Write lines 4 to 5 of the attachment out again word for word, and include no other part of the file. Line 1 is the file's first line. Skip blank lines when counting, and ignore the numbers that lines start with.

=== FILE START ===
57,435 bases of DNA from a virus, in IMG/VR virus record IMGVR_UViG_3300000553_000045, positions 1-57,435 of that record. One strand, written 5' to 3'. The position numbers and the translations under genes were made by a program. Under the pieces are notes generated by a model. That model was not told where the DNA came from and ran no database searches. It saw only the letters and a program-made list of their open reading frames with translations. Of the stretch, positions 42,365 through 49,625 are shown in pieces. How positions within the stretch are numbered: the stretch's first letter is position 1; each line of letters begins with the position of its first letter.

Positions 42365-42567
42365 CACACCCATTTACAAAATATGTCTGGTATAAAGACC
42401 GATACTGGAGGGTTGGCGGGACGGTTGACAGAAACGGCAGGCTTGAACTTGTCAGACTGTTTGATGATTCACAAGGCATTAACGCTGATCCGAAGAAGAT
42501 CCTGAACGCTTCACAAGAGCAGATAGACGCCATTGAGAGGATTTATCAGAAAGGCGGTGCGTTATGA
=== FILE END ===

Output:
42401 GATACTGGAGGGTTGGCGGGACGGTTGACAGAAACGGCAGGCTTGAACTTGTCAGACTGTTTGATGATTCACAAGGCATTAACGCTGATCCGAAGAAGAT
42501 CCTGAACGCTTCACAAGAGCAGATAGACGCCATTGAGAGGATTTATCAGAAAGGCGGTGCGTTATGA